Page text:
I’m sure you know how the conversation goes: someone finds out you like to read, and they inevitably ask, “Who’s your favorite author? What’s your favorite book?”
As for me, I don’t hesitate when I say, “J.R.R. Tolkien and all he’s written.” Among them, I can’t even choose a favorite. Right now, I’d say it’s a 25-way tie between his plethora of books based in Middle-Earth.
In part, I think my love for Tolkien’s work is just fanatical—or maybe that I’ve grown to have similar interests in fantasy, mythology, and language as he had. As far as what really draws me to his work, though, I’ve always had trouble answering concretely. But I have encountered a suitable analogy.
I recently visited Mammoth Cave in central Kentucky. It’s ranked as the biggest cave in the world with 400 miles of explored cave. Hence its name, it’s huge and extensive. But what’s more, scientists estimate that there could be as many as 600 more unexplored miles of the cave, meaning as many as 1000 total miles of cave. How does this relate to Tolkien? No, I’m not insinuating we’ll find Sméagol down there. Or Goblins.
Rather, I got the same feeling when I visited that cave as when I first began to explore Tolkien’s Middle-Earth. The cave tour was around three miles, so I explored less than 1% of it, every foot of which was fascinating. I didn’t realize until then that there’s a whole world underground that’s just waiting to be explored.
In the same way, when reading The Fellowship of the Ring in middle school, I followed the hobbits, as they make their journey to Rivendell with Aragorn, pass through the ancient ruins of Arnor, the sister kingdom of Gondor that was destroyed by the Witch King of Angmar lifetimes before our hobbits come on the scene. I realized that Middle-Earth was so much bigger than I realized. The Lord of the Rings is just a little 1% tour of the massive world that is Middle-Earth, and I wanted to explore it all. Well, I still do.
I think it’s something Tookish in me that finds unexplored caves fascinating, while some of you, like Bilbo Baggins, may not be over-keen on adventure—especially involving the dark unknowns. Unless you also have a Tookish side.
The point of my cave analogy is this: Tolkien draws in his readers with his extensive and convincing world. In fantasy and really all genres, this is the effect the author wants to achieve. So how does Tolkien do it?
Unlike most world-building authors, Tolkien began with language. Even since he was a child, it was a hobby of his to create and study languages. When he began creating Middle-Earth lore, he did so because he wanted his fantastical languages to inhabit a people and place. See, Tolkien understood that language is the way we label and describe the material and immaterial world and our relationship to it. It is, therefore, the way we communicate with one another—in terms of the world. But every culture with its own language sees and describes the world differently. Tolkien recognized that fantastical languages, if they were to be complete, must also be combined with a distinct culture and a distinct world for language to serve as a bridge between them. Tolkien developed two dialects of Elvish, a Dwarvish language with a distinct writing system, and an assortment of words of Black Speech, the language of orcs and other servants of evil.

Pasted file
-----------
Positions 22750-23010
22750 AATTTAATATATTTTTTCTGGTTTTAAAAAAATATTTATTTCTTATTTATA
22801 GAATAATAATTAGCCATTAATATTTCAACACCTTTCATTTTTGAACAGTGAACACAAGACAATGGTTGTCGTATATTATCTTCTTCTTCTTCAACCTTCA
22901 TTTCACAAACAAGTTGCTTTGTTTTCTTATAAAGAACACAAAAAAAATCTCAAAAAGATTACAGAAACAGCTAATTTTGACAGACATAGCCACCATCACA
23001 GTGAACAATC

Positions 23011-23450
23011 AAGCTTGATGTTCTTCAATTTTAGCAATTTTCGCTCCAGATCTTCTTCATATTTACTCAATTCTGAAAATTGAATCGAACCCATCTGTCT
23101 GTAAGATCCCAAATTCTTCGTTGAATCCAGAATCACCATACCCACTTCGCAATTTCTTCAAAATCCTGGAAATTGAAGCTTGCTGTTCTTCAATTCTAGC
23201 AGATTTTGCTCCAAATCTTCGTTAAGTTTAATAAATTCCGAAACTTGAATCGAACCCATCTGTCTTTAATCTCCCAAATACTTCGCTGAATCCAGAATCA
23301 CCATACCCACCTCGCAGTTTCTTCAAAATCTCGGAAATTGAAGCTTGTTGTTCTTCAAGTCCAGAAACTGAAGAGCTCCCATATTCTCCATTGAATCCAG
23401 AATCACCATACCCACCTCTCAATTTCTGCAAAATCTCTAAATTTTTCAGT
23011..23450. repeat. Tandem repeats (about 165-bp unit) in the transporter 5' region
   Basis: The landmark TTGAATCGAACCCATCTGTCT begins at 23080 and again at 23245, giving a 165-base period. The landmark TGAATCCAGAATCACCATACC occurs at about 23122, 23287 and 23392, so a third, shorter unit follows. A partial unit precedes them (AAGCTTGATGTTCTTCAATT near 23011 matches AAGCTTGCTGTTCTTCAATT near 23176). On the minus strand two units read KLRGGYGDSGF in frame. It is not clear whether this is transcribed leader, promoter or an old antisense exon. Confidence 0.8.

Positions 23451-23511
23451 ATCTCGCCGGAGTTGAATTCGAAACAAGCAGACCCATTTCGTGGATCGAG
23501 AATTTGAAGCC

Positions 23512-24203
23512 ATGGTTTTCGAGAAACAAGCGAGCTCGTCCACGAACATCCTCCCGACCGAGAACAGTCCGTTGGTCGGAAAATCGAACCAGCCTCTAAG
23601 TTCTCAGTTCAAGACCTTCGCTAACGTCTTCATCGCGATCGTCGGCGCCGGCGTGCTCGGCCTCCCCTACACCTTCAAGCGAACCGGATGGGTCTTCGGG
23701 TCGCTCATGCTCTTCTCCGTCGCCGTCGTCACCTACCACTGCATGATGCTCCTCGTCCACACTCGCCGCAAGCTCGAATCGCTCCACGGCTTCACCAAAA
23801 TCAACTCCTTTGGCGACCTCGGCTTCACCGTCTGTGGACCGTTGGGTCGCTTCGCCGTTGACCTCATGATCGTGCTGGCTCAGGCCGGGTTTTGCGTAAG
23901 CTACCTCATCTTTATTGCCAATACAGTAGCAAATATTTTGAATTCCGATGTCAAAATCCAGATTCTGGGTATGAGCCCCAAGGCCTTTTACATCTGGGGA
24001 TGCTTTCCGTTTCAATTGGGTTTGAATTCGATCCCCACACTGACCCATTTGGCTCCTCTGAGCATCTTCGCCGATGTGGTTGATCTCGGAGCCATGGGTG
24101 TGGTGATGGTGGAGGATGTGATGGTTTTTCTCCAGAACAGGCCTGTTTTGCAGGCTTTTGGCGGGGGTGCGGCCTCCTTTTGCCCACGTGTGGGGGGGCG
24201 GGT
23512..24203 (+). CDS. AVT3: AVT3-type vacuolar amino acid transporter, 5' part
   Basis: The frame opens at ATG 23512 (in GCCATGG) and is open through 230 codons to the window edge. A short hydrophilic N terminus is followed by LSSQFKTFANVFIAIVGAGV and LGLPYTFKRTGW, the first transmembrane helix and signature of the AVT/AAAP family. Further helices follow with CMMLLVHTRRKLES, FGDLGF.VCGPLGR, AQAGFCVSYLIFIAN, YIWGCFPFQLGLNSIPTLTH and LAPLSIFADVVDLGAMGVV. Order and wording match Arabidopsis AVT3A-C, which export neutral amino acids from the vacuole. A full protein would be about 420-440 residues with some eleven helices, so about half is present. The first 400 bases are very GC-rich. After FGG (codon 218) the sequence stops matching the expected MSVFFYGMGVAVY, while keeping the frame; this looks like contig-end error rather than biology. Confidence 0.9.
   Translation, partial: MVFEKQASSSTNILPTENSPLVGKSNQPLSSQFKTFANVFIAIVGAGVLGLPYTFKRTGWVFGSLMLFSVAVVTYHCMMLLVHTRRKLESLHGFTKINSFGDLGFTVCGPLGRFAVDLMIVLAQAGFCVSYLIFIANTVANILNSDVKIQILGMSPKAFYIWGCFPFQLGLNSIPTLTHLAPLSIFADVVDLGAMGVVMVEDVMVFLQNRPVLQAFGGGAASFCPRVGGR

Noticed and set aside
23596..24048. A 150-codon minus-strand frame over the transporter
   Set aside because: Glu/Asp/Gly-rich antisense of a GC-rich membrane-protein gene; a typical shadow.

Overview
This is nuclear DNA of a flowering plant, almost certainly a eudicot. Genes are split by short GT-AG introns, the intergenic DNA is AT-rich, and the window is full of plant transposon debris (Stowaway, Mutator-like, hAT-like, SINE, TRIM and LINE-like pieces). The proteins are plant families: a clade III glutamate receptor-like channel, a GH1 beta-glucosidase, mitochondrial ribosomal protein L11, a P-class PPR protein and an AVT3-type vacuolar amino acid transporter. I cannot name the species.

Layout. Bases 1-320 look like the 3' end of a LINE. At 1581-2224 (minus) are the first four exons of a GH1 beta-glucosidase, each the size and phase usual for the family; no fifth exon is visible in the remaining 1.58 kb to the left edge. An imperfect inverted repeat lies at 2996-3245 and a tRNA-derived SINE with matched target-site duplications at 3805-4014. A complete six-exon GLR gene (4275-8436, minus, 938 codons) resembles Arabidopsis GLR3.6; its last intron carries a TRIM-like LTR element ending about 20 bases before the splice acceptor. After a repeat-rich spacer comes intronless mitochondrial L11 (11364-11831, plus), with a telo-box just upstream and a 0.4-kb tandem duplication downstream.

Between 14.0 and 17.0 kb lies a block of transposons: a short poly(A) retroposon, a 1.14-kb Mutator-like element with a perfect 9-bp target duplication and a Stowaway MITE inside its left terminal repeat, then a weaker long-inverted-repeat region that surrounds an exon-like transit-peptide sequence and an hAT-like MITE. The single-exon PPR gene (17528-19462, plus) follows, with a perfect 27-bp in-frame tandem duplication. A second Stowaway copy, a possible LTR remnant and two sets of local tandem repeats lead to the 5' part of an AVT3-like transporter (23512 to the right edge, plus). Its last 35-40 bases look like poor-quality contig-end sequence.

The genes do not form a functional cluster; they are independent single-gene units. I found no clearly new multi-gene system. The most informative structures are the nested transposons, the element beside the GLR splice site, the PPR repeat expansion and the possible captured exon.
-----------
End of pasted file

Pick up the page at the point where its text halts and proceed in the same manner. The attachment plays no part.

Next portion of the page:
Tolkien paid meticulous attention to the geography of Middle-Earth. In later editions of The Lord of the Rings and The Hobbit, he even edited travel times and other details to make sure everything had continuity with each other and the map. A map in a fantasy world, just as in real life, gives us a global perspective of what’s happening spatially in the world. Tolkien gave the other most important measurement—time—equal if not greater attention to. In Appendix B of The Lord of the Rings, he put a timeline of all the important dates that happened in Middle-Earth, and he also edited them as needed.
Family lineage is another aspect of world building that Tolkien paid particular attention to, even if though it often doesn’t have much affect on the story itself. If you look at the genealogies long enough, for instance, you may even notice strange facts, like Aragorn and Arwen being first cousins… many times removed. Arwen is the daughter of Elrond, while Aragorn is the distant but direct descendant of Elros, Elrond’s brother. Almost every person along the way from Elros to Aragorn is accounted for—centuries and centuries of generations.
Although The Lord of the Rings is only a percentage of the world Tolkien created, I think this fact only contributes to its greatness. Because when we read it, it’s a story with a depth of setting comparable to one set in even our own world. One way he does this is hinting at its history by showing us ruins or telling us ancient, half-forgotten stories. He uses them to remind us that there is a much larger world than one story and to orient us within it.
So, are you feeling Tookish? Adventure awaits. And when you go—if you go—on the journey, you can sing these words with Bilbo:
The Road goes ever on and on
Down from the door where it began.
Now far ahead the Road has gone
And I must follow, if I can,
Pursuing it with eager feet
Until it joins some larger way
Where many paths and errands meet
And whither then? I cannot say.
And are you not sure where to begin on a journey to explore Middle-Earth? You can use this article as a map: Reading J.R.R. Tolkien beyond ‘The Lord of the Rings’.
Do you have a preference on whether The Lord of the Rings books or movies are better? Or whether one should be experienced before the other? I discuss that here.
Featured Image via Brittanica (Map via Amazon)